For whatever reason, I had not yet made a pilgrimage to visit, even though I had studied acting, theater and film most of my life (yes, I'm embarrassed..). Well, I finally made it on a beautiful early summer day as part of an overall Ashland study that has included historic hotels and resorts, restaurants, breweries, art and of course, the theater. So in part 1 of the of my blogs on Ashland, let me tell you how wonderful the Festival is:
It lives up to the hype. The first show my partner Lynn and I went to was Animal Crackers. As a longtime fan of the Marx Brothers, I was suspicious as to how anyone could duplicate their style and personality. Cast as Groucho Marxs' character Captain Spaulding, Mark Bedard is surprisingly brilliant. I say surprisingly simply because it just seems so impossible to capture the unique person that Groucho was. Brent Hinkley as Harpo's The Professor captures the childlike and physicality of Harpo Marx with a beautifully theatrical perfection, while the fun casting decision of the Asian-American Daisuke Tsuji as the Italian Emanuel Raveli that was played previously by Chico Marx, complete with in-joke references to the unusual casting in relation to the Asian play The White Snake was brilliant and shows the fun playing of the Ashland group of thespians. The remaining cast all did splendidly in playing with the classic characters, well-staged and sometimes elaborately choreagraphed slapstick sequences, and ensuing hilarity, with many actors pulling double and triple duty as various characters. The Angus Bowmer Theatre framed the display well, and allowed some wonderful interaction between stage and attendees incorporated into the play. Runs through November 4th, Directed by Allison Narver, whose history included work in New York and Yale.
Second up was Henry V, Shakspeare's heroic narrative that focuses less on battles than on personal forward thinking by the lead of Henry, played with both powerful drama, intercut with dry humourous notes by John Tufts. Showcased on the outdoor Elizabethan Stage (a sight to behold), the story unfolded with a brilliant intensity, featured a live percussionist, and thoroughly kept my attention for the 3 hour duration, unlike a previous small college production of the same play that I had seen several years previous. In the former, I had been unable to wait until the play was over, but in the beautifully staged and well directed hands of Joseph Haj (who has among his credits, an interesting staging of Henry V in a maximum security prison in LA!), it was over before I realized it, and applauded in a standing room only theater. Henry runs through October 12th.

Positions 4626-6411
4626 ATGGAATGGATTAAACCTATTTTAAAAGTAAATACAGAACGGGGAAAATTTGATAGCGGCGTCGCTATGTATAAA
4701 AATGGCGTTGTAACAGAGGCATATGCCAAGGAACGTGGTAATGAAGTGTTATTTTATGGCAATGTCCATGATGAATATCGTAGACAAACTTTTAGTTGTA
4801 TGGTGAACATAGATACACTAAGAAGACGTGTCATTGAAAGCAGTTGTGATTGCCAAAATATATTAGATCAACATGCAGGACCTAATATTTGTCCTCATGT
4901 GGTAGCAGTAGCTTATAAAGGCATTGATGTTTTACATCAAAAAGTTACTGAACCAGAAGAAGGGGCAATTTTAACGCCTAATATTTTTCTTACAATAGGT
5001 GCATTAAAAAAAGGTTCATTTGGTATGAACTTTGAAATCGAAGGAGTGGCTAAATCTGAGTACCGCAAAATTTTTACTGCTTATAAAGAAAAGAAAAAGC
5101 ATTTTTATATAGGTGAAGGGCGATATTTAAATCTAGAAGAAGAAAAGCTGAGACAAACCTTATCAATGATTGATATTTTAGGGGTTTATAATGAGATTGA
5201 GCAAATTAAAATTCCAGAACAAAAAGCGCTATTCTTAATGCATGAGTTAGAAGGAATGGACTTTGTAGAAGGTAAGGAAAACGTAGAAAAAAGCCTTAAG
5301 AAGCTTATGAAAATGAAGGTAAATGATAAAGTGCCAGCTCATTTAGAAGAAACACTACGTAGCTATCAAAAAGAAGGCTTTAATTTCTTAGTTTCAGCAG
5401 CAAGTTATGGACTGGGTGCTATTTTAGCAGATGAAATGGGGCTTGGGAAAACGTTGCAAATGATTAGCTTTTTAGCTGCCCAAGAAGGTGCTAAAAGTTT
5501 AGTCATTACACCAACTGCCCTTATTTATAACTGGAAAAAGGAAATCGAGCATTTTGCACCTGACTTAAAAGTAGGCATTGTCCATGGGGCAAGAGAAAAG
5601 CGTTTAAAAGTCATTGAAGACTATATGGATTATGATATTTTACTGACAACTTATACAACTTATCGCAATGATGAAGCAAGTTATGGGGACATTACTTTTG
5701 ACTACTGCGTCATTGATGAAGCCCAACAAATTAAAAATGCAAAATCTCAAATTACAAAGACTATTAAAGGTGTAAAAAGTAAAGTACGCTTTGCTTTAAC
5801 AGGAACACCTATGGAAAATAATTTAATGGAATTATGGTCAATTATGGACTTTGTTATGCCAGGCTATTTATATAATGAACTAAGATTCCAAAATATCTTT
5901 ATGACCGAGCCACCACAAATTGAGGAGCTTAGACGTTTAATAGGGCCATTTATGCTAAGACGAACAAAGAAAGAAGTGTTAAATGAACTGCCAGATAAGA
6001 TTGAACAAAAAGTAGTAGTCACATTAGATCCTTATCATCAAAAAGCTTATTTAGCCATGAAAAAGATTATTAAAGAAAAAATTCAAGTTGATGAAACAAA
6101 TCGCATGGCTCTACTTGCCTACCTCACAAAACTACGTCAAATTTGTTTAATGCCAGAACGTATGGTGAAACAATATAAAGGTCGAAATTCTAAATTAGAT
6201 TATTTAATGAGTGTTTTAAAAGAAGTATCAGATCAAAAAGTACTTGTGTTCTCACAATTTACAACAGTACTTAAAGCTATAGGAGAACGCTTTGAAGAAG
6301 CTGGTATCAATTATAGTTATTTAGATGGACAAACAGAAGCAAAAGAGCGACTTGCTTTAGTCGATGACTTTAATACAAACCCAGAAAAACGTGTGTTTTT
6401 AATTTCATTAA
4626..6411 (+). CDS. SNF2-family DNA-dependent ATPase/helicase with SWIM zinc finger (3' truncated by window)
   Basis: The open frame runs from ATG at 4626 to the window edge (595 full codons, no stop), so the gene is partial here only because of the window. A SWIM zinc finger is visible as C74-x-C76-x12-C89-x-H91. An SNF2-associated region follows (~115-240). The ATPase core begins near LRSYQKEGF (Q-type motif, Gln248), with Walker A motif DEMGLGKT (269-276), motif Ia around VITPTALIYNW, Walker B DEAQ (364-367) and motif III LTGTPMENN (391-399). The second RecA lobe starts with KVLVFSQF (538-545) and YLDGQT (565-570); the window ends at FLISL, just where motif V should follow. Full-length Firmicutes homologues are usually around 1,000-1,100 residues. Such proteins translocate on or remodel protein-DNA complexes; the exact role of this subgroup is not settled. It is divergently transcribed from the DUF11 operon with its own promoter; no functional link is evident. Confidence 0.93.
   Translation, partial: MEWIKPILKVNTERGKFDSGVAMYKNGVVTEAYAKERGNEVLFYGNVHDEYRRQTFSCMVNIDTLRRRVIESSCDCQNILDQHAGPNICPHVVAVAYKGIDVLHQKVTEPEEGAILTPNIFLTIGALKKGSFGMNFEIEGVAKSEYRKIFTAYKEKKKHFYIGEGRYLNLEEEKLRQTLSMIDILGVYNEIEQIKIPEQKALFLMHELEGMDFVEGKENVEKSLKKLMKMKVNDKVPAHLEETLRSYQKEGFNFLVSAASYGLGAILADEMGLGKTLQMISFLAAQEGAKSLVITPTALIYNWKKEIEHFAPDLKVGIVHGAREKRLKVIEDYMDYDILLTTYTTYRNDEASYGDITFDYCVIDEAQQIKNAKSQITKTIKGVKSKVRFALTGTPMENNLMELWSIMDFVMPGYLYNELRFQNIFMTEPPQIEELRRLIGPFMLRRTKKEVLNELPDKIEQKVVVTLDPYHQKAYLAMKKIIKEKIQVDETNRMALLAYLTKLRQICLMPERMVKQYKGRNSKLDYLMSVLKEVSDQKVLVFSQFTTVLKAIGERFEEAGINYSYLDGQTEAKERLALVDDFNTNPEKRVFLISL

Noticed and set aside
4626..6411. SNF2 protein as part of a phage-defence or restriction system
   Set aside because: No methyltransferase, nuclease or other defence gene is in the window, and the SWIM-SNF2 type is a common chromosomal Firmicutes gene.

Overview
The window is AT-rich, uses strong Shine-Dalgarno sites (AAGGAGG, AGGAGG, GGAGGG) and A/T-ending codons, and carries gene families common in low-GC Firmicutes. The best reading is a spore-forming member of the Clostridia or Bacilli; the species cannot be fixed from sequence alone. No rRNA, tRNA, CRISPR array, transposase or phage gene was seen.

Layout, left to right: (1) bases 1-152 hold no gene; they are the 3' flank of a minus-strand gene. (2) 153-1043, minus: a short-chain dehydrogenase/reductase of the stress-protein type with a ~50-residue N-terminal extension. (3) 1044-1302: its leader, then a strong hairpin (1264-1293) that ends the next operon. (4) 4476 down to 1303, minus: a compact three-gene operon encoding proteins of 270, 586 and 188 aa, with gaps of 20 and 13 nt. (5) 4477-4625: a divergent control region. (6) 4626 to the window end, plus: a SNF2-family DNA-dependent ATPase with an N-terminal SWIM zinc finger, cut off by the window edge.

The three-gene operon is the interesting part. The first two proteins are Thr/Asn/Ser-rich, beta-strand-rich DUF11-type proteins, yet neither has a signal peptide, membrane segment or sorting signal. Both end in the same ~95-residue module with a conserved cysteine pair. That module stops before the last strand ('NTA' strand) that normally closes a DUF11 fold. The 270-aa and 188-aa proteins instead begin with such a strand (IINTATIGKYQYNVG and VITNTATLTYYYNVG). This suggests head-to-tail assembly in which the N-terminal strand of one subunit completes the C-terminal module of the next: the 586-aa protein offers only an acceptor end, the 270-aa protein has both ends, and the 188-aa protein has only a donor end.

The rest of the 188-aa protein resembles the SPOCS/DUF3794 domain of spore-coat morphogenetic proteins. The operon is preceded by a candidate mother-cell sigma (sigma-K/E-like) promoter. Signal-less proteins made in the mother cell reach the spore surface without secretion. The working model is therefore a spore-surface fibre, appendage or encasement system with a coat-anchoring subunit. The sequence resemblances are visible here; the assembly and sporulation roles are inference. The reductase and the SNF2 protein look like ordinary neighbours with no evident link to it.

I look forward to returning to the theater world of Ashland to revel in more of the artistic theater world that I miss, in a place as idyllic as any, and to learn more of the inner workings at a backstage tour that is offered most days at 10am (and is most often sold out), and to enjoy some of the many other interesting and diverse plays that the theater has to offer, as well as dive deeper into the wonderful, scenic and arts-filled world that is Ashland!
Visit http://www.osfashland.org/plays/index.aspx for more information